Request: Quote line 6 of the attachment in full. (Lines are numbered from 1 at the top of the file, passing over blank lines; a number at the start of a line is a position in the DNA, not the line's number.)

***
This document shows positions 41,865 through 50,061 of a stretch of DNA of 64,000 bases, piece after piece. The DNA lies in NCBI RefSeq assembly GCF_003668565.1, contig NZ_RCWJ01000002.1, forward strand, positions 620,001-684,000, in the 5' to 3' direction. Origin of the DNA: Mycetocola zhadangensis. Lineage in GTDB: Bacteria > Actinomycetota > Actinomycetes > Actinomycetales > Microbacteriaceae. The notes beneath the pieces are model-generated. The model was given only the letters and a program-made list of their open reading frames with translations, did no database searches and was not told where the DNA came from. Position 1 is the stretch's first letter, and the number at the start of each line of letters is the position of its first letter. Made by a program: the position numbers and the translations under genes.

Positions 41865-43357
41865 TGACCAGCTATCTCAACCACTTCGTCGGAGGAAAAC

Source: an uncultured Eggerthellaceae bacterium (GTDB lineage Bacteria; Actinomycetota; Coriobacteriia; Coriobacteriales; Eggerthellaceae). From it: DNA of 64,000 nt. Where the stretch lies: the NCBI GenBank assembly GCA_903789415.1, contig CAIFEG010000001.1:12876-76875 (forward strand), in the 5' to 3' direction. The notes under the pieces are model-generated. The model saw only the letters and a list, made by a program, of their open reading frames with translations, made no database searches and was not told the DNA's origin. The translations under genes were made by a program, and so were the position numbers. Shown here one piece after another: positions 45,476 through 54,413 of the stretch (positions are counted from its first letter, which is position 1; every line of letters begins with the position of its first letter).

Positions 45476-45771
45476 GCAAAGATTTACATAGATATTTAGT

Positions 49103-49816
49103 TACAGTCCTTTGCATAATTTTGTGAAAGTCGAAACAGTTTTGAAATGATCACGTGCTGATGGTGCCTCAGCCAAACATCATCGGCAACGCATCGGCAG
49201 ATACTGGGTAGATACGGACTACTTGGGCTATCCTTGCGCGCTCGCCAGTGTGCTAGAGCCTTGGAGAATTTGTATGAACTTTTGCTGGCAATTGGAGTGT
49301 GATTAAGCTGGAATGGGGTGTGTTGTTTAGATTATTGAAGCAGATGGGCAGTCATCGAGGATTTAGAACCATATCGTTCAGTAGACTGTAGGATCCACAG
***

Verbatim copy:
45476 GCAAAGATTTACATAGATATTTAGT